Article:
Dependency Inversion Principle in C#

Dependency Inversion Principle in C# with a real-time example

In this article, I am going to discuss the Dependency Inversion Principle in C# with a real-time example. The Letter D in SOLID stands for Dependency Inversion Principle which is also known as DIP. Please read our previous article before proceeding to this article where we discussed the Interface Segregation Principle in C# with a real-time example.

Dependency Inversion Principle in C#.

The Dependency Inversion Principle (DIP) states that high-level modules/classes should not depend on low-level modules/classes. Both should depend upon abstractions. Secondly, abstractions should not depend upon details. Details should depend upon abstractions.

The most important point that you need to remember while developing real-time applications, always try to keep the High-level module and Low-level module as loosely coupled as possible.

When a class knows about the design and implementation of another class, it raises the risk that if we do any changes to one class will break the other class. So we must keep these high-level and low-level modules/class loosely coupled as much as possible. To do that, we need to make both of them dependent on abstractions instead of knowing each other.

Let us understand the Dependency Inversion Principle in C# with one example

let’s create one console application, Then create the following classes

Employee.cs

namespace SOLID_PRINCIPLES.DIP
{
    public class Employee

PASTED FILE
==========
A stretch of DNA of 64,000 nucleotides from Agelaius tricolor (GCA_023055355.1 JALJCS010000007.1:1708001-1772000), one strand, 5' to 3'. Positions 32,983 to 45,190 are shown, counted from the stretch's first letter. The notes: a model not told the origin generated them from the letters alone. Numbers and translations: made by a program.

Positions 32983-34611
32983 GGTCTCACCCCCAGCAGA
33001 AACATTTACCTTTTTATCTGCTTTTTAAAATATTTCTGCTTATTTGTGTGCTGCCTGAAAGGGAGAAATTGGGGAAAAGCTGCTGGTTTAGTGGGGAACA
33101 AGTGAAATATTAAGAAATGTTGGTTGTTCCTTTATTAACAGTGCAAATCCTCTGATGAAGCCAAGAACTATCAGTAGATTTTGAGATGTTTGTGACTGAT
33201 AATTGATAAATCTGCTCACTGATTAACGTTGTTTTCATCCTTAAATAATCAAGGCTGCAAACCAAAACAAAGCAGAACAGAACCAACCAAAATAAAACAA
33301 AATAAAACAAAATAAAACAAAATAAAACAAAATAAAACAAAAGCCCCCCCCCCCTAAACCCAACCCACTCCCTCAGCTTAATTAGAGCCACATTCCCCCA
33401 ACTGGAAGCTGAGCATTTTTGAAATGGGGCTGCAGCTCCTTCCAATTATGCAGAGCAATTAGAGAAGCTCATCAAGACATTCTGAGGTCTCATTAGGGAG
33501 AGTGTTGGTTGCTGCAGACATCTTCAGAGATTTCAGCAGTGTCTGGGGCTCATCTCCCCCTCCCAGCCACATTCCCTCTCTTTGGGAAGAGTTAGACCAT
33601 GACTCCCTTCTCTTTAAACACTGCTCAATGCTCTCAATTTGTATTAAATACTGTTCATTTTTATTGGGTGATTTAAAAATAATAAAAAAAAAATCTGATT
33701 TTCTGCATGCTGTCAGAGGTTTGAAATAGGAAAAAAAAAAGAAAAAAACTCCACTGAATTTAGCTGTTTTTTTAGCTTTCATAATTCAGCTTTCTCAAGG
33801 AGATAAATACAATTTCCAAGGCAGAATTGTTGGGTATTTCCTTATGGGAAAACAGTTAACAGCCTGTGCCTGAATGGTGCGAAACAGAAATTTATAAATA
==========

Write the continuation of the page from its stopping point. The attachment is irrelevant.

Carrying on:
{
        public int ID { get; set; }
        public string Name { get; set; }
        public string Department { get; set; }
        public int Salary { get; set; }
    }
}

EmployeeBusinessLogic.cs

namespace SOLID_PRINCIPLES.DIP
{
    public class EmployeeBusinessLogic
    {
        EmployeeDataAccess _EmployeeDataAccess;
        public EmployeeBusinessLogic()
        {
            _EmployeeDataAccess = DataAccessFactory.GetEmployeeDataAccessObj();
        }
        public Employee GetEmployeeDetails(int id)
        {
            return _EmployeeDataAccess.GetEmployeeDetails(id);
        }
    }
}

DataAccessFactory.cs

namespace SOLID_PRINCIPLES.DIP
{
    public class DataAccessFactory
    {
        public static EmployeeDataAccess GetEmployeeDataAccessObj()
        {
            return new EmployeeDataAccess();
        }
    }
}

EmployeeDataAccessLogic.cs

namespace SOLID_PRINCIPLES.DIP 
{
    public class EmployeeDataAccess
    {
        public Employee GetEmployeeDetails(int id)
        {
            // In real time get the employee details from db
            //but here we are hard coded the employee details